tun-incoming: flags=4305<UP,POINTOPOINT,RUNNING,NOARP,MULTICAST>  mtu 1500
        inet 10.8.0.1  netmask 255.255.255.0  destination 10.8.0.1
        inet6 fe80::a8c2:d1fa:b798:f945  prefixlen 64  scopeid 0x20<link>
        unspec 00-00-00-00-00-00-00-00-00-00-00-00-00-00-00-00  txqueuelen 100  (UNSPEC)
        RX packets 0  bytes 0 (0.0 B)
        RX errors 0  dropped 0  overruns 0  frame 0
        TX packets 9  bytes 432 (432.0 B)
        TX errors 0  dropped 0 overruns 0  carrier 0  collisions 0

tun-outgoing: flags=4305<UP,POINTOPOINT,RUNNING,NOARP,MULTICAST>  mtu 1500
        inet 10.1.11.6  netmask 255.255.255.255  destination 10.1.11.5
        inet6 fe80::9fe5:8e1:b1c0:86c5  prefixlen 64  scopeid 0x20<link>
        unspec 00-00-00-00-00-00-00-00-00-00-00-00-00-00-00-00  txqueuelen 100  (UNSPEC)
        RX packets 24200  bytes 3403386 (3.2 MiB)
        RX errors 0  dropped 0  overruns 0  frame 0
        TX packets 30214  bytes 29464427 (28.0 MiB)
        TX errors 0  dropped 0 overruns 0  carrier 0  collisions 0

wlan0: flags=4099<UP,BROADCAST,MULTICAST>  mtu 1500
        ether dc:a6:32:65:73:5e  txqueuelen 1000  (Ethernet)
        RX packets 0  bytes 0 (0.0 B)
        RX errors 0  dropped 0  overruns 0  frame 0
        TX packets 0  bytes 0 (0.0 B)
        TX errors 0  dropped 0 overruns 0  carrier 0  collisions 0
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TL;DR You don't need an IP rule. All you need here is another NAT rule for packets going out tun-outgoing interface.

Explaination: What is happening is that the VPN provider router (eg. 10.1.11.5 dev tun-outgoing) doesn't know how to reach back 10.8.0.0/24, so packets are dropped/lost.

This is due the fact that the network 10.8.0.0/24 is known (meaning that it's in the routing table) by raspberrypi2 router, but it's unknown to any other host not in the same VPN (such as LAN hosts and the external VPN provider).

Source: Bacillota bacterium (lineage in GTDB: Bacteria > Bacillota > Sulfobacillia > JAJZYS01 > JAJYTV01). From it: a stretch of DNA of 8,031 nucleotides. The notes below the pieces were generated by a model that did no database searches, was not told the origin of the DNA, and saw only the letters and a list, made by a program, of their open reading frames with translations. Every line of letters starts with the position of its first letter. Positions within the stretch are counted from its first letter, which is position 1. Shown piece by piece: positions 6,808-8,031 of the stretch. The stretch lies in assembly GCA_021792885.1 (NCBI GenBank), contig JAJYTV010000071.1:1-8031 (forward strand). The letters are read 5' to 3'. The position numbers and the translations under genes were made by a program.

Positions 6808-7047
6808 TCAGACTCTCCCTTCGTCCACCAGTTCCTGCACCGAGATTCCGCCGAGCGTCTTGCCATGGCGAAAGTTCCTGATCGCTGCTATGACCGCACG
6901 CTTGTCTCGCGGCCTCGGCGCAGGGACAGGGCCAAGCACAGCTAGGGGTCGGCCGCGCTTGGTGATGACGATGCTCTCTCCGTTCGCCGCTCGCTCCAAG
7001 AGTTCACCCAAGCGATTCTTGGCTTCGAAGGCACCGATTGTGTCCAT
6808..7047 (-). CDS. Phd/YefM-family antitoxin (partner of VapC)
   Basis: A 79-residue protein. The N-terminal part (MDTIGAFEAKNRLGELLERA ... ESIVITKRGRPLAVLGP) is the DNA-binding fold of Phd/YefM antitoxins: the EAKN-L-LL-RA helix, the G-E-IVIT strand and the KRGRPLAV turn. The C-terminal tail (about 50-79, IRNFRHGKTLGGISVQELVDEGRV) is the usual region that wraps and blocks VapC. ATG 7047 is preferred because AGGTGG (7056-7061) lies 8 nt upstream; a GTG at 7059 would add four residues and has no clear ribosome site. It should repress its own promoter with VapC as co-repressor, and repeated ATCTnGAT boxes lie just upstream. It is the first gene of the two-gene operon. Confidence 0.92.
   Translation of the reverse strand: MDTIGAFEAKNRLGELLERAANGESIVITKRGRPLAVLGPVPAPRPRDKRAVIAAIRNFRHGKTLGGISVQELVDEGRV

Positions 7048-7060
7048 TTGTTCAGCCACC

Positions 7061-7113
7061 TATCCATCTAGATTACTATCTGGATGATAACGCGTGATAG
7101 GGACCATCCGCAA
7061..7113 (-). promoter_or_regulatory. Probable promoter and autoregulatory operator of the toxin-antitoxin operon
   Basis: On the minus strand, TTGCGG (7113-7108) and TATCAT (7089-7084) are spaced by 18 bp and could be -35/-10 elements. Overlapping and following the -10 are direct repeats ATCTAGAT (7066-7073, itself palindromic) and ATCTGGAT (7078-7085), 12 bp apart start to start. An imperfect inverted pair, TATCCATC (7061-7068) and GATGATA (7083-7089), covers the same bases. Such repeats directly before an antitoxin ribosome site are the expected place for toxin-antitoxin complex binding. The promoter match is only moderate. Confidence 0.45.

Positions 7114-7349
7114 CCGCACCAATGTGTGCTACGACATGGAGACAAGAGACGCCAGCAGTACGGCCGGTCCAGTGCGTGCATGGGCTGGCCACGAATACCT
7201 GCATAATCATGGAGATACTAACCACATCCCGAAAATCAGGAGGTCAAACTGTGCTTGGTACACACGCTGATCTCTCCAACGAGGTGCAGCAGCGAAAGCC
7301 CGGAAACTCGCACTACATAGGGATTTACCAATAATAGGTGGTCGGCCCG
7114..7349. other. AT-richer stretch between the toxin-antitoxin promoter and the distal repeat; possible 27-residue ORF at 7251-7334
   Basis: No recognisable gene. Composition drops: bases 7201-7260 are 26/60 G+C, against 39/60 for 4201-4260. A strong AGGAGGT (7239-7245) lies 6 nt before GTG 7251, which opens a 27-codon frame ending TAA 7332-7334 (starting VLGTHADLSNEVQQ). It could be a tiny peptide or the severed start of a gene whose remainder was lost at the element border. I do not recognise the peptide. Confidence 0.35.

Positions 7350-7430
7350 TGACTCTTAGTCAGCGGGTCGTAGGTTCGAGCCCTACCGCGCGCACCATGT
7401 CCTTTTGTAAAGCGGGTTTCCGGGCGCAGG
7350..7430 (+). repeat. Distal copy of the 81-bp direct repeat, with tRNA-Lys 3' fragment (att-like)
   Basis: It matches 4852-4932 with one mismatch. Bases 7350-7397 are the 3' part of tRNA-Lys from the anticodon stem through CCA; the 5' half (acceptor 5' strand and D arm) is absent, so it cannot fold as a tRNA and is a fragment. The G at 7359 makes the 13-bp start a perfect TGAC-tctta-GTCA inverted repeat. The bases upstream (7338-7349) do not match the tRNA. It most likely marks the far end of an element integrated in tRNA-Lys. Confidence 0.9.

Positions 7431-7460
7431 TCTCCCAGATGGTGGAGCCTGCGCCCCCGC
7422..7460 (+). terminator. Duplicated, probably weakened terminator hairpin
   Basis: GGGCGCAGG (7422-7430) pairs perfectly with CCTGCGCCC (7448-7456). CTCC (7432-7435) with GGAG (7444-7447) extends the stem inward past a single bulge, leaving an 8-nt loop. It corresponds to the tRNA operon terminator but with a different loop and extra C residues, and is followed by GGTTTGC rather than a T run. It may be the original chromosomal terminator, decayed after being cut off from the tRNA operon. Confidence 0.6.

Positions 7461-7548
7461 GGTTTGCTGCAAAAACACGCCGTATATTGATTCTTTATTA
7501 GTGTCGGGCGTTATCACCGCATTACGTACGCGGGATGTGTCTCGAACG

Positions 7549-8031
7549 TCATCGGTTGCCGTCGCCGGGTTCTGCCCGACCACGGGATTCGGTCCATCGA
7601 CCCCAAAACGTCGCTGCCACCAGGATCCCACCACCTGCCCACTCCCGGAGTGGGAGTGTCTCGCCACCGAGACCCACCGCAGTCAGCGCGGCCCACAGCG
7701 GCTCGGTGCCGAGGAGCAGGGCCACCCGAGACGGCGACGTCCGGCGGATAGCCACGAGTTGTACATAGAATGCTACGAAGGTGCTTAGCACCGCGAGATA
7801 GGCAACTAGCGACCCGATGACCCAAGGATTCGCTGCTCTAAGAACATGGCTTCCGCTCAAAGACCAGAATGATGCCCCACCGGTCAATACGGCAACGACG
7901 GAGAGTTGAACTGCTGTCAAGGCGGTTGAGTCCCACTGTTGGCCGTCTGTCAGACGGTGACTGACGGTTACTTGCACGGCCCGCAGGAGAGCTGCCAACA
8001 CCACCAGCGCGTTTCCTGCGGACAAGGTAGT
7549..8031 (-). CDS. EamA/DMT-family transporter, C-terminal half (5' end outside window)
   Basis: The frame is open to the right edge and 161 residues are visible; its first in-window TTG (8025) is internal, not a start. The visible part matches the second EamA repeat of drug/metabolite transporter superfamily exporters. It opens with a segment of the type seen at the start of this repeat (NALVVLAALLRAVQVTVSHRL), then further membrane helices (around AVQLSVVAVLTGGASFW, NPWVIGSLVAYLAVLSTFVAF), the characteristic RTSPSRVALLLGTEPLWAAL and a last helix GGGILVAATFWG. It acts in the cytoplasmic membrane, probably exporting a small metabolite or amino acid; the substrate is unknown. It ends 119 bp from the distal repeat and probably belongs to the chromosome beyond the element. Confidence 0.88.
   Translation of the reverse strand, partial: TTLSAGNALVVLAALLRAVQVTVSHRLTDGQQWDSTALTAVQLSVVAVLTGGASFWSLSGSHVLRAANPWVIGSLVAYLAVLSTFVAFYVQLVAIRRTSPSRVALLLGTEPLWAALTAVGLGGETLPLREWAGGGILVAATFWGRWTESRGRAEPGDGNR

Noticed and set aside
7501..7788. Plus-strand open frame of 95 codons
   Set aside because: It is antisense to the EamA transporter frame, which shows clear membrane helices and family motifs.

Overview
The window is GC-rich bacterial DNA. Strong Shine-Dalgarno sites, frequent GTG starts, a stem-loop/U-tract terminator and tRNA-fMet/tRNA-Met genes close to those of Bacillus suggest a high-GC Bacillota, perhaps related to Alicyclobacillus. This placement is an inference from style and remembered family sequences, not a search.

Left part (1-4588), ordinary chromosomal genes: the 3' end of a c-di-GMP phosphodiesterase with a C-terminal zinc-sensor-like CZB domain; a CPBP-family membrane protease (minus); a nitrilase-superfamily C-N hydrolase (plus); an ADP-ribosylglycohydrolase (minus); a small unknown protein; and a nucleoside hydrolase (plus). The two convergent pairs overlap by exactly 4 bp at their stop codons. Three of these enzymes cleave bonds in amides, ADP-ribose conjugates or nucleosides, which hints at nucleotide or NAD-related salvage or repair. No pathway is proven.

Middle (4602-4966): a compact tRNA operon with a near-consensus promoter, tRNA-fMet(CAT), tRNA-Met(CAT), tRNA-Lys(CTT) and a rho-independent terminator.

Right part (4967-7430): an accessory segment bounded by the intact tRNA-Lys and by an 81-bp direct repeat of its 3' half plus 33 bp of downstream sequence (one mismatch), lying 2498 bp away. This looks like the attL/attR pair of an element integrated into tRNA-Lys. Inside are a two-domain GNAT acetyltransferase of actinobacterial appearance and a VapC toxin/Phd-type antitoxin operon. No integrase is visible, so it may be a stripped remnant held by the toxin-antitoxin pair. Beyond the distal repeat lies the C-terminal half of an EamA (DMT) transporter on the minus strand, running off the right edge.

Looking only at the second use case that you mentioned (use the VPN provider to surf the internet), in theory you have two ways to solve this:

  1. By configuring (statically/automatically) a route in each host that you need to reach from inside your VPN (tun-incoming)
  2. Or, by masking the IP using NAT

The first method is obviously not feasible in presence of external actors (the VPN provider), so you can solve this problem only by creating a NAT rule like this:

-A POSTROUTING -s 10.8.0.0/24 -o tun-outgoing -j MASQUERADE

This rule will mask all connections from your VPN 10.8.0.0/24 to the internet via VPN using the (source) IP address of the raspberrypi2, which is known by the VPN provider.

First use case (LAN access): For the first use case, you can (and actually are) still use the NAT method, but also method 2 can be applicable. To apply it, if raspberrypi2 is the default gateway of the LAN, you can simply remove the NAT rule and everything will work properly.

If rasperrypi2 is not the default gateway of the LAN, you can still apply method 2 by:

  • configuring a static route in the current default gateway of the LAN
  • or, configuring a static route in each host of the LAN

(both, obviously, pointing to raspberrypi2 only for the 10.8.0.0/24 subnet).